More than ever, Napa Valley College’s quad was the campus hub Monday, as dozens of students turned out to protest budget cuts to California community colleges.
Brandon Smith, a 19-year-old Napa resident and former Napa Valley College student, said the idea behind the protest was “opening up people’s eyes and getting them organized” to speak out against ongoing cuts. Citing recent fee hikes as a leading reason why he’s not attending school, Smith rallied with friends Monday in the crisp autumn afternoon.
Smith said it’s no secret that higher fees at community colleges and budget cuts at the university level are getting in the way of students’ access to higher education. “It’s important this info gets out,” he said. “Together, we can make a difference.”
Alex Shantz, the college’s Associated Students senator of social science, called the protest “the first step of what’s going to be a broader student movement.”
Administrators say the college is facing a $1.5 million gap next year in its $34 million budget.
Shantz said he’s feeling the pinch of the state-mandated free increase from $20 per unit to $26 at Napa Valley College. Because he plans to eventually transfer to a UC campus, Shantz said he’s also concerned about enrollment caps and planned fee hikes at the state and university levels.
NVC’s quad will be the center of the action through Dec. 18. For the next few weeks, various workshops and events will take place there, he said.
Frank Runninghorse — a Concord man who said he was the college’s student body president in 1995 and is now a community adviser for Students for a Democratic Society — engaged the crowd in call-response fashion Monday.
“Community colleges are under attack! What do we say?”
“Rise up! Fight back!”
Nearby, Joel Schor of Vallejo manned a table representing the Solano County Peace and Freedom Party. He offered scores of informational fliers from several agencies and provided students an opportunity to register to vote.
Joanne Gifford, Napa County campaign coordinator for the California Majority Rule Campaign, collected student signatures to get an initiative on the November ballot. If it qualifies for the ballot and passes, the measure would mandate that state budgets could pass with a mere majority vote of lawmakers, instead of the current two-thirds requirement. Gifford said the state’s flawed budget process is hurting schools.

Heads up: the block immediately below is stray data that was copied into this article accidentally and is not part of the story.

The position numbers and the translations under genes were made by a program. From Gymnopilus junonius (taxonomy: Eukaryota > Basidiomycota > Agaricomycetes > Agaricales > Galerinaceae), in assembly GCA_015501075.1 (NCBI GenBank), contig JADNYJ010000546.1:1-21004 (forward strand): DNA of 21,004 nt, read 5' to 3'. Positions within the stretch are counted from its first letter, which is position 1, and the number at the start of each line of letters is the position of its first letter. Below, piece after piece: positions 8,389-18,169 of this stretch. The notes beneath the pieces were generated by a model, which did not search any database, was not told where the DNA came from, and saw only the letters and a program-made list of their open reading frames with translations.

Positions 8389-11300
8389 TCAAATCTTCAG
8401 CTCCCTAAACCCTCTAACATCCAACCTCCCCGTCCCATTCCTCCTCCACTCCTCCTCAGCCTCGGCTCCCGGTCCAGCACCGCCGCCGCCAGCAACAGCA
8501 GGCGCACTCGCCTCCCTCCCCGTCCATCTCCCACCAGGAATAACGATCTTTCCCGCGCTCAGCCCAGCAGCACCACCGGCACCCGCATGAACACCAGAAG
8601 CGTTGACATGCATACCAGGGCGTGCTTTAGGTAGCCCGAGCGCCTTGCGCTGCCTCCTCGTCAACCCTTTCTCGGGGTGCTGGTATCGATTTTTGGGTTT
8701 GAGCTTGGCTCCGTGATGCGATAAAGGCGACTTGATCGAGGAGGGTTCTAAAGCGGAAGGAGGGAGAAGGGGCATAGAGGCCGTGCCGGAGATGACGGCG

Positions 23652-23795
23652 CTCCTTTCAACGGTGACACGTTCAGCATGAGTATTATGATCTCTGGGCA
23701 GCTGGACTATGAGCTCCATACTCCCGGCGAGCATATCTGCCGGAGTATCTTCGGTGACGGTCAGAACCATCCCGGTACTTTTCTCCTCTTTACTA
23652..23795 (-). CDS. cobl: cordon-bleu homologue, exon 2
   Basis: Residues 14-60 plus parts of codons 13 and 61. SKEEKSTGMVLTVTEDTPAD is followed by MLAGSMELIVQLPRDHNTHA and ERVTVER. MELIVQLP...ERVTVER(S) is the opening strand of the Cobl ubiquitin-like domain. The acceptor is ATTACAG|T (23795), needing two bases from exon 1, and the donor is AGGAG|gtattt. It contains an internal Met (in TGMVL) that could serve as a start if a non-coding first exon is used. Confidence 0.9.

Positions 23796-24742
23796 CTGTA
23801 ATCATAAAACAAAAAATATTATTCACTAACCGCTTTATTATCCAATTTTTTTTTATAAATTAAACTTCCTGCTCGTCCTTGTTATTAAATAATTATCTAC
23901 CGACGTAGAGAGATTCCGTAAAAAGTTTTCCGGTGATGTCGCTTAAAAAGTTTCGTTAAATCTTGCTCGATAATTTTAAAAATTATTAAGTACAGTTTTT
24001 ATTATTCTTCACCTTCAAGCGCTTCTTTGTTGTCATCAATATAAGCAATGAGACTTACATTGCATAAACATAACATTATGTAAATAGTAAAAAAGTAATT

“They’ve already cut education to the bone. There is nothing left,” she said, adding that California’s most needy residents, including students, are shouldering a disproportional amount of state budget cuts.
“It falls on the less advantaged,” she said. “People that are well-to-do don’t have to worry about this kind of thing.”
Armond Phillips, the college’s interim president, said when it comes to frustration about budget cuts to California’s community colleges, students and administrators are on the same page. Although the state sets community colleges’ budgets and fees, he said, administrators are working to “minimize the impact on quality teaching and learning” at the campus.
About $1.2 million in one-time federal stimulus funds helped to offset some cuts to the college’s categorical programs this year, which include services for disabled students and counseling. But Phillips said the college will still be looking at a $1.5 million budget hole next year.
About 50 for-credit courses were eliminated this fall and 50 more could be cut in the spring because of budget shortfalls. Phillips said summer school class offerings could also be cut “significantly.”
Cuts are also prompting the college’s administrators and board of trustees to look at offering early retirement packages for some staff members, he said, adding that although the college isn’t currently turning students away, it’s hard to say what the campus’ fiscal future holds. “We’ll get through this, though,” Phillips said. “Well try to be creative and come up with solutions that get us through it as much as we can.”